Over the decades, London fashion designers have led the way for the most exciting and revolutionary moments in history. From more inclusive silhouettes and innovative materials to artfully deconstructed tailoring, these are the new-gen fashion designers and emerging London brands to have on your radar for 2023.
London Fashion Designers
The first in our crop of new-gen London designers, meet fashion’s badass ‘fairy godmother’, who draws inspiration from “colours, strangers, friends – anything with a good story”. Born in North Korea, brought up in Sweden, and moving to London aged 18 has meant that Feben’s childhood notions of displacement have heavily influenced her work, and her community-driven mindset. It’s easy to spot a Feben piece, look for bulbous bobbles, bright colours and printed stretch-mesh fabric. Her surreal creations challenge notions of the ideal fashion body – so often white, thin – and so her suits flare at the hips, trouser legs are widened and busts accentuated – mirroring black body types. Mesh tops, too, are printed with new body silhouettes, distorting that of the wearer. In a short space of two years her designs have been worn by the likes of Erykah Badu, Janelle Monáe and Michaela Cole, and she’s created costumes for Beyoncé. Despite this success, Feben continues to put community at the fore, running workshops and supporting rural communities and artisans who help create her woven accessories.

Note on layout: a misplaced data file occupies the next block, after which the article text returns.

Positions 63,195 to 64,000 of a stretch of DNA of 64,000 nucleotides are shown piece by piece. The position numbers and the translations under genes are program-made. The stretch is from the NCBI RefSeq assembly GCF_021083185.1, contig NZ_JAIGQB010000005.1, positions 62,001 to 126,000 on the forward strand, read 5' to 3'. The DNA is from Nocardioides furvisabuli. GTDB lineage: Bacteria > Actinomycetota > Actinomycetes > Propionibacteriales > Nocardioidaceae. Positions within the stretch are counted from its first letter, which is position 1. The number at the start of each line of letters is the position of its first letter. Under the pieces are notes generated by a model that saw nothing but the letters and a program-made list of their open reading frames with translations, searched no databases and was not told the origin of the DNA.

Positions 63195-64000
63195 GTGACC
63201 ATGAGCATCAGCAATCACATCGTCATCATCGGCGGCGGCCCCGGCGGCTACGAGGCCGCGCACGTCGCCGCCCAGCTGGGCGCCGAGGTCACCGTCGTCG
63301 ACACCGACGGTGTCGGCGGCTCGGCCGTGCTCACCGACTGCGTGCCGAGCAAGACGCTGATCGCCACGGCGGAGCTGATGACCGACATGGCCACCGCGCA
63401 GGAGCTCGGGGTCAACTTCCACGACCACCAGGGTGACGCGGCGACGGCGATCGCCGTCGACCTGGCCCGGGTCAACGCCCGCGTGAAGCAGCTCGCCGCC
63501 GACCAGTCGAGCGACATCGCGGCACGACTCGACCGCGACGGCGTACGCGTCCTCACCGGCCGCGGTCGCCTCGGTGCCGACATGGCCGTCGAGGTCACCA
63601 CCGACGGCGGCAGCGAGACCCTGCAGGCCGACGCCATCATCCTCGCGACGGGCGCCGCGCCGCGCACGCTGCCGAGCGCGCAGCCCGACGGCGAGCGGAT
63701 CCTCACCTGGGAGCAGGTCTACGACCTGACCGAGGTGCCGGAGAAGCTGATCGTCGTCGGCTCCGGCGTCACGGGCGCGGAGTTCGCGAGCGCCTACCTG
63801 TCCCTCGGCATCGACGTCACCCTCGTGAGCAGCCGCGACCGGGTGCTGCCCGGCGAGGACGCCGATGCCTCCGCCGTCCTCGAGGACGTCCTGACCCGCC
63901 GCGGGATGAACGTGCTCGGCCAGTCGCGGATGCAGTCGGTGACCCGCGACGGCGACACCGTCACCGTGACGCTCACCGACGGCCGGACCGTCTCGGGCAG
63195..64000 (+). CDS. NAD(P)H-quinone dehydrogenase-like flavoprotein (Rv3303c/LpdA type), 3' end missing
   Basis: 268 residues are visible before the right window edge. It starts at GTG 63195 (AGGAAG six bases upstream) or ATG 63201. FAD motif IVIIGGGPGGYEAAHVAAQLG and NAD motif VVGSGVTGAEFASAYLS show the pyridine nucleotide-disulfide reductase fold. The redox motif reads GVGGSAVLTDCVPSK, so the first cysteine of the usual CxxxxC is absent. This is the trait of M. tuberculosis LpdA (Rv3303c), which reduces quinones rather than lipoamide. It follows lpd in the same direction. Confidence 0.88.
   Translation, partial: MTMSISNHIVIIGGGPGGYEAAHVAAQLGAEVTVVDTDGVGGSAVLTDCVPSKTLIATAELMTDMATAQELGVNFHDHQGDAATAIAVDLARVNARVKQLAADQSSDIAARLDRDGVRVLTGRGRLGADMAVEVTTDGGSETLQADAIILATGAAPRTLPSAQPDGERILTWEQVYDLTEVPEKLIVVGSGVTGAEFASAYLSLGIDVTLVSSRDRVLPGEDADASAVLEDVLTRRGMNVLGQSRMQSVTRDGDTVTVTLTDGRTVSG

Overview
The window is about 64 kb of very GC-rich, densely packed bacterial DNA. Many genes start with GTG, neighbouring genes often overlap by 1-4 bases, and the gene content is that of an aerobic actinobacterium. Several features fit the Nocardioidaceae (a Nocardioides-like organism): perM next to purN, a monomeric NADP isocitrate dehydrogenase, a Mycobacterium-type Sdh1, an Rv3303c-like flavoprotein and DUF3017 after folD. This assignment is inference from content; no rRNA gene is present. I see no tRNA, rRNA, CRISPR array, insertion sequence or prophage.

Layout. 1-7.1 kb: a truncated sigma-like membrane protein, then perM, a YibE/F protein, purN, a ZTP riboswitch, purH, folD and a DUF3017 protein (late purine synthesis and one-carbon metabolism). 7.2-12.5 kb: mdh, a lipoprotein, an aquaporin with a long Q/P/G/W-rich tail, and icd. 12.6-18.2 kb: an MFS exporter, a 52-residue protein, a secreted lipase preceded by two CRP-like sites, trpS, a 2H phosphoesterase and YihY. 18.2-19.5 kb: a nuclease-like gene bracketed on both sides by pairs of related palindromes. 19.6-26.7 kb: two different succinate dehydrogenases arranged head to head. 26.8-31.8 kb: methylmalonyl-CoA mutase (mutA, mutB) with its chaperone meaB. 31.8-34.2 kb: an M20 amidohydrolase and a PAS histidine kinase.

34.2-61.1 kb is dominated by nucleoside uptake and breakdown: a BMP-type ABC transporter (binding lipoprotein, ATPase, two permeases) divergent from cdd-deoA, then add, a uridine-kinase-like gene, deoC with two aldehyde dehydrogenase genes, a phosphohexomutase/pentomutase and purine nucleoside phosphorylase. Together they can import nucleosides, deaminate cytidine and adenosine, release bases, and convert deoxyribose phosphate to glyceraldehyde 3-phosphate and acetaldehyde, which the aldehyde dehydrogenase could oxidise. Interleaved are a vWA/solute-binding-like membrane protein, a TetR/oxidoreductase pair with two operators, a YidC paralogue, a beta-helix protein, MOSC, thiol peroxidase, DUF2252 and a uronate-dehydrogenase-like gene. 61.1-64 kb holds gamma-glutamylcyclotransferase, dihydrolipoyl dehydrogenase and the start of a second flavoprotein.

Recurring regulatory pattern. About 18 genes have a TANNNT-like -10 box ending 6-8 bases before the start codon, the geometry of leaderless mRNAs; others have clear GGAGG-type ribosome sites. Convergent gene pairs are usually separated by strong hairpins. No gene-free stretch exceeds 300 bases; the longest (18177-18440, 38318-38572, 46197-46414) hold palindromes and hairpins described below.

Three-dimensional spikes and cosmos technicolour… New York- born, London-based Chet Lo eschews the more traditional take on knitwear, instead interweaving his Asian-American heritage and a nu-rave Y2K nostalgia into his futuristic-feminine designs. Emerging in 2020 (when Lo graduated from Central Saint Martins), his love for Japanese films, anime and visuals such as Godzilla and Ultraman is writ throughout his outlandish collections which distort the body’s outline. A master of fabric manipulation, Lo’s signifying figure-hugging, spiky knitted corsets, tops, dresses and legwarmers are made from monofilament yarn – a form of fishing wire which Lo manipulates to push outward from the body in 3D shapes. While he and his brand may be young, his career accolades are impressive; few designers can claim to make bespoke clothing for Lizzo, Willow Smith and Lava La Rue, create viral music video looks – just watch Doja Cat and SZA’s Kiss me More video – and have CGI influencers like Lil Miquela posting their designs.